In Bed with the Bear
At a time when it is constructing a new foreign policy approach to become an "independent" regional power, Turkey is gradually increasing its "dependence" on Russia. Russia is Turkey's number one trading partner, by far the main supplier of natural gas to Turkey and is now on its way to become Turkey's partner in nuclear energy. Among the Turkish companies which have stakes in Russia, there are also groups which together represent the larger part of Turkish media. The bilateral relationship between Turkey and Russia is officially called "Deepened Multidimensional Cooperation". For the time being, Turkish-Russian Cooperation is not multidimensional and is to a large extent about energy cooperation. On the other hand Turkey and Russia look eye to eye on some regional international issues like Iran and the Blacksea, and the statements of Turkish and Russian leaders imply aspirations of a strategic relationship on a wider scale. Turkey-Russia energy cooperation first started with the Blue-Stream pipeline which brings Russian and Trans-Caspian natural gas to Turkey. Blue-Stream not only made Turkey dependent on Russia for energy supply, but also made Turkmenistan largely dependent on Russia for energy transport. With the recent visit of Vladimir Putin to Ankara, energy cooperation between the two countries is being extended to new areas.
- Russia has agreed to take part in the Samsun-Ceyhan pipeline project and is going to provide the oil that will make the project feasible.
- Blue-Stream pipeline will possibly be extended to Lebanon and Israel and maybe Cyprus
- A Russian consortium may build Turkey's first nuclear energy plant in Mersin. South-Stream pipeline, which is considered as a competition against Nabucco Pipeline may pass through Turkish waters.
On the one hand these developments strengthen Turkey's profile as an energy actor, on the other hand with the addition of the nuclear dimension in addition to oil and gas dimensions, Turkey's dependence on Russia in terms of energy will be deepend. Furthermore opening the door to Southstream just after signing into Nabucco won't send very positive signals to the European Union and the United States. Turkey is constructing a new foreign policy approach in order to become an "independent regional soft power". In line with this policy, Turkey has not refrained from diverging from both US and European policies on certain issues. Building so much dependence on Russia makes one wonder if the "independence" element in Turkey's new foreign policy approach actually just means "independence from the US and EU". Turkey's second president Ismet Inonu had once said "If you are in bed with a bear, you'd better stay awake". Turkey is now in bed with the bear, and can stay awake many long nights by looking for answers to the following questions: How will Turkey manage a "Model Partnership" with the US together with a "Deepened Multidimensional Cooperation" with Russia"? What will Turkey do when circumstances force Turkey to make tough policy choices? If Turkey wants to avoid having to make tough choices, can it really become a regional power?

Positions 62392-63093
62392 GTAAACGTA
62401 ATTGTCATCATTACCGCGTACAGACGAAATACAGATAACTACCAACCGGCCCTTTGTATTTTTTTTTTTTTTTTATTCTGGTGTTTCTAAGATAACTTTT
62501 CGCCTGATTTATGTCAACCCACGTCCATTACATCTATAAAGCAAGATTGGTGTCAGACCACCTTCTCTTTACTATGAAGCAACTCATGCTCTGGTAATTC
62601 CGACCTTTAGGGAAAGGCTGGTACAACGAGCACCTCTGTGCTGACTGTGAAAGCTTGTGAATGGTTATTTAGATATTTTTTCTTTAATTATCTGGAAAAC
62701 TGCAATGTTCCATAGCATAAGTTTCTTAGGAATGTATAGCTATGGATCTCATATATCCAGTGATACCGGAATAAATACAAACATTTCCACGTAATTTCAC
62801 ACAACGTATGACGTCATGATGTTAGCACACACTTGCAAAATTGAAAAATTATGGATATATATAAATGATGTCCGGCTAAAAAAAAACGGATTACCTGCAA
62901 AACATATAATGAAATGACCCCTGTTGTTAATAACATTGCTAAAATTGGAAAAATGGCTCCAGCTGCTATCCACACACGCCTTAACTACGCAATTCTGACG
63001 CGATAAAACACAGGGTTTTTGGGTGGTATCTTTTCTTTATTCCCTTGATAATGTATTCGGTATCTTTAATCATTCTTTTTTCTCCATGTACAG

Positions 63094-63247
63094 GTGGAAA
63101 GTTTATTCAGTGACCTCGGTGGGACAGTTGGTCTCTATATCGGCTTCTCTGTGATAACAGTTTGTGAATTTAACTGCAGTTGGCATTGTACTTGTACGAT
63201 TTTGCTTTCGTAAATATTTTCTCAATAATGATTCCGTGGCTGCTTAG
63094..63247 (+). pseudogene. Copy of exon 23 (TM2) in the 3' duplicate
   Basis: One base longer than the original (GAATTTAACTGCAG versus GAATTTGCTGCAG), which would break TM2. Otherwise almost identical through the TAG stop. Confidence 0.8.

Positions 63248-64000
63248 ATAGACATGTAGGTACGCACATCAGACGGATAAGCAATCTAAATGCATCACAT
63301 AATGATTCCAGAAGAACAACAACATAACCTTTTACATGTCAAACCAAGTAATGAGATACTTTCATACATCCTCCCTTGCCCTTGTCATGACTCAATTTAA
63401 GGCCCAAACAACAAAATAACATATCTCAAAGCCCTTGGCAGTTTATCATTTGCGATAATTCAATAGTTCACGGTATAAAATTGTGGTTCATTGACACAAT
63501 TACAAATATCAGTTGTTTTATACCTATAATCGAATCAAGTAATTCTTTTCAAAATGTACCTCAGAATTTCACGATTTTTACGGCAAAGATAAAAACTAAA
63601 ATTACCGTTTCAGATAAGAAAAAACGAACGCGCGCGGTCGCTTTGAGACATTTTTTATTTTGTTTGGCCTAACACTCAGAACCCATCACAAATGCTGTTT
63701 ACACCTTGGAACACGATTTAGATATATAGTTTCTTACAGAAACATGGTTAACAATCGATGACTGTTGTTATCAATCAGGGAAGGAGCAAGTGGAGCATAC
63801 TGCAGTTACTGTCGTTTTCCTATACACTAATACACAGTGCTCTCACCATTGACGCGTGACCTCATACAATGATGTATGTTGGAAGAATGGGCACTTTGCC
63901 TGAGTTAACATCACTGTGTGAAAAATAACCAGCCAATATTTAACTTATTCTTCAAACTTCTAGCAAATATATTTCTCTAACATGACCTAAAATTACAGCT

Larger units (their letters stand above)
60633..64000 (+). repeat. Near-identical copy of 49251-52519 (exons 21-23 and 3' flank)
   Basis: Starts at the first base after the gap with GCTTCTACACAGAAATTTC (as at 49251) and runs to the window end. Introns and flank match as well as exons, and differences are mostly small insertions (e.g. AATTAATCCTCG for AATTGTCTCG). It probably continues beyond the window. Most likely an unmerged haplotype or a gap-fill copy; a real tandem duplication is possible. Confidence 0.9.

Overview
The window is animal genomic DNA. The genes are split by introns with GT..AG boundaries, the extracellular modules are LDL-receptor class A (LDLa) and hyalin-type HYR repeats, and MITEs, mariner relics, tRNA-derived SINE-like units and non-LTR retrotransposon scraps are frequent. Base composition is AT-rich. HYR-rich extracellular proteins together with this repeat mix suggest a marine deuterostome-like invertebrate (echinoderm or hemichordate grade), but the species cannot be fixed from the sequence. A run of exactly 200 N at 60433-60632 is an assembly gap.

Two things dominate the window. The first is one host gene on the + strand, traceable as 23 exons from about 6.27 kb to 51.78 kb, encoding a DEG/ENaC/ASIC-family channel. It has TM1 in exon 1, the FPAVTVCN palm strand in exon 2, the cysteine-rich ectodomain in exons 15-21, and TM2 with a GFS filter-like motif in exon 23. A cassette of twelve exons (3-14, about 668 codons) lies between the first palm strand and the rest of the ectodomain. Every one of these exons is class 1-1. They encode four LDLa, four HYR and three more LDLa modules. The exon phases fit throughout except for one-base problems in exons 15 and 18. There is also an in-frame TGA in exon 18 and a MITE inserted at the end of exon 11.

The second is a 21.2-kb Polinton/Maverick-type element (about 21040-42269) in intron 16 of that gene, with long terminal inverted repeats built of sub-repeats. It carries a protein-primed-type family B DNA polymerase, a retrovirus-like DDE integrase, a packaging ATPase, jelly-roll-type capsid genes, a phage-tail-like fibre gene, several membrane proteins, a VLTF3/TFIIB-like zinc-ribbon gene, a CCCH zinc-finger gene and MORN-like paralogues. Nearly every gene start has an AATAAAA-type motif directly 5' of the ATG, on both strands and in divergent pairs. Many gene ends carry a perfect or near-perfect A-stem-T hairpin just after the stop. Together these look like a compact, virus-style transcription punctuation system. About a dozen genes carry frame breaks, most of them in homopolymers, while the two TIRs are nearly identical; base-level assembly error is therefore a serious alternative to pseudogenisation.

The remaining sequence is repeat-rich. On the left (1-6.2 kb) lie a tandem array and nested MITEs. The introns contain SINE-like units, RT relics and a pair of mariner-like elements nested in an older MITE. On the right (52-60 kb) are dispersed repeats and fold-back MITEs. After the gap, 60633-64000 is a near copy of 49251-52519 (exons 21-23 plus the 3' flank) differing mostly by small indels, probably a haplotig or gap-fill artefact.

The views expressed in GMF publications and commentary are the views of the author alone.